Whether or not the environmental impact of gas-based ovens and cooktops is as severe as many claim, the fact remains that these cooking methods require an open flame in a closed space.  This can be a safety hazard if not used properly. 

Summary:  Cooking appliances fueled by gas offer a very efficient, cost-effective and user-friendly cooking experience with great results for many people.  The risks of using gas must be weighed against those advantages, however.  In some cases, local laws may not permit a gas line to be installed in new construction.


For those who do not like the idea of an open flame inside their house, electric ovens and cooktops provide a clear alternative.  Mainline electric cooking appliances create their heat by resistance.  They are very safe to use, creating a hazard only if they are left on and unattended to for a long time.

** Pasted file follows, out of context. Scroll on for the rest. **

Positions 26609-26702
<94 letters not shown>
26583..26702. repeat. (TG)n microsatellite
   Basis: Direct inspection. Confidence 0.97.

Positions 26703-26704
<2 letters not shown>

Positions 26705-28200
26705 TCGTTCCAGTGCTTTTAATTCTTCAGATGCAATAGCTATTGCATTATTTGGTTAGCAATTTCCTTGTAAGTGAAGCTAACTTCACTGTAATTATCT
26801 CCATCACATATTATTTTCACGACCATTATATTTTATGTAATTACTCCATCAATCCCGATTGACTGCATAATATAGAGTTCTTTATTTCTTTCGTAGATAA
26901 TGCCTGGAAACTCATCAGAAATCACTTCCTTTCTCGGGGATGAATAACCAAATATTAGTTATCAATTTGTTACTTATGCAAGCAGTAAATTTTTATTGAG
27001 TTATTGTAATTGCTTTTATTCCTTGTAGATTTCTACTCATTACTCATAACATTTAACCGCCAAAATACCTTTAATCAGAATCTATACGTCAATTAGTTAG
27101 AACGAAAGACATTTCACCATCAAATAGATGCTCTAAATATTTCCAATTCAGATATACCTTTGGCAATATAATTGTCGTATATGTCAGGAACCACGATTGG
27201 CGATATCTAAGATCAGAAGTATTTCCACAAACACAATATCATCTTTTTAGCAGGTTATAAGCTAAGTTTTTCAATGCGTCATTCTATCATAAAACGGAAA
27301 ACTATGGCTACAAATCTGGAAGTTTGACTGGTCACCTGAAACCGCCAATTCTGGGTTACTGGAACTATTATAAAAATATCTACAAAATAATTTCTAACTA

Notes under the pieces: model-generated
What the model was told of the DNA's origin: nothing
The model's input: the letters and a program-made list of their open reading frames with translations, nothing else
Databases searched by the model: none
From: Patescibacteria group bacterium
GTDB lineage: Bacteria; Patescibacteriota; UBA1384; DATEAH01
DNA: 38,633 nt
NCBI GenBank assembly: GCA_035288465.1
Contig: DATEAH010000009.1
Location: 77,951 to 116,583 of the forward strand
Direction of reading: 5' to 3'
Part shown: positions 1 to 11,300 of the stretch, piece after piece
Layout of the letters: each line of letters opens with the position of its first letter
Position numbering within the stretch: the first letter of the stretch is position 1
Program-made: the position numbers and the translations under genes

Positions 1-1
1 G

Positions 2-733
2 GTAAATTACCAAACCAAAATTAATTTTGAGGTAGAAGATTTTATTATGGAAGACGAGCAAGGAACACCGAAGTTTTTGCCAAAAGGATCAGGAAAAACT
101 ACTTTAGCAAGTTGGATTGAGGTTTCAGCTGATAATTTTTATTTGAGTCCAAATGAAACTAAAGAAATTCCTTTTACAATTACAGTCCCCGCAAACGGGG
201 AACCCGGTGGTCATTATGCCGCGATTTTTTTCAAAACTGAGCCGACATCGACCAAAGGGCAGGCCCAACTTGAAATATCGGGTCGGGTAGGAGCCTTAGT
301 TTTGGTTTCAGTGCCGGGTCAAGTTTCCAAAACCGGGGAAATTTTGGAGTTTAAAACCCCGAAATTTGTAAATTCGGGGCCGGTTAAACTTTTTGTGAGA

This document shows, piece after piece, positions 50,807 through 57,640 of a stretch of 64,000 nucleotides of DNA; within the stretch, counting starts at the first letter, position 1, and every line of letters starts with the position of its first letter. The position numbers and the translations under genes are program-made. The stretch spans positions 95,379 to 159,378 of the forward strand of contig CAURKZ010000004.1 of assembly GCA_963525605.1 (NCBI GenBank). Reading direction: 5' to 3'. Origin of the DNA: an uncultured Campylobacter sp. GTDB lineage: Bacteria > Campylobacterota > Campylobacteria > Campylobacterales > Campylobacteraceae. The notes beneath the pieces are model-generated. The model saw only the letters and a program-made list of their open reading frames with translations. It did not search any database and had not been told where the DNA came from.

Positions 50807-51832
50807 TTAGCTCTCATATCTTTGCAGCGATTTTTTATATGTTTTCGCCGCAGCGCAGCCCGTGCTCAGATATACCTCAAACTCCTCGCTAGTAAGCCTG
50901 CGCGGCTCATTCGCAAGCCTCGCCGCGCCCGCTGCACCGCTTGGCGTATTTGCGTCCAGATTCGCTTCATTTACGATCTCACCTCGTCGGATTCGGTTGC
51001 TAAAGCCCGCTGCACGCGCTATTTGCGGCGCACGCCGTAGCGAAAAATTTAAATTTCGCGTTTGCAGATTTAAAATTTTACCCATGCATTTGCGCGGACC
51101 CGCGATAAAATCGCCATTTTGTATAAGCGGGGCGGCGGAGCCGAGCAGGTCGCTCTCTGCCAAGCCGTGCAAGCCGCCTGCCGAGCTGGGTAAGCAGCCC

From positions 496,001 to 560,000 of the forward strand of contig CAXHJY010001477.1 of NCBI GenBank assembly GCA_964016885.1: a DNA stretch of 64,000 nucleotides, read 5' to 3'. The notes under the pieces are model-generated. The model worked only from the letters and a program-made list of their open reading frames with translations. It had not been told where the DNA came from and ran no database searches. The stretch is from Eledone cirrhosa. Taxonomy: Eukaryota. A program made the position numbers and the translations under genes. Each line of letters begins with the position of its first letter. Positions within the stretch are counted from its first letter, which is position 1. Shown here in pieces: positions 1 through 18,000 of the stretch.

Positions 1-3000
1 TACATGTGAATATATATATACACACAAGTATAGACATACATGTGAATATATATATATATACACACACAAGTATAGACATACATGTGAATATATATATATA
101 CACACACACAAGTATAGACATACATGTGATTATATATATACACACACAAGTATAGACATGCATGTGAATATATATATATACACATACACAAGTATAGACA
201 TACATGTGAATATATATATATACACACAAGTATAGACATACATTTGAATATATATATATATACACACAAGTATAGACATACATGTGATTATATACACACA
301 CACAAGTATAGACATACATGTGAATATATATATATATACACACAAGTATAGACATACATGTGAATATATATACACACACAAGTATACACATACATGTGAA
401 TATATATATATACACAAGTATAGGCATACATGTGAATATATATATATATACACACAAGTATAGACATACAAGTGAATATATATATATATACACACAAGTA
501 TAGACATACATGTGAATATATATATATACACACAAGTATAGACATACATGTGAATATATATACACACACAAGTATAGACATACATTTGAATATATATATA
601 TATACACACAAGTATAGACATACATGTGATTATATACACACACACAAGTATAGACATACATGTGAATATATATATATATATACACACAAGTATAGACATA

There are quite a few other advantages to electric appliances:

  • They are generally easy to install. Incorporating them into a kitchen design is simple.  If converting to electric from another type of appliance, the only requirement is the installation of sufficient electrical service.
  • Electric cooktops usually offer varying sizes of heating element surfaces, which in turn allow for different sizes of cookware depending on the need. 
  • They provide very precise temperature control, and generally distribute their heat very evenly.
  • They transfer their heat to cookware more effectively, which results in greater efficiency.  There is little to  no residual heat that gets into the room, allowing for the kitchen itself to remain cooler.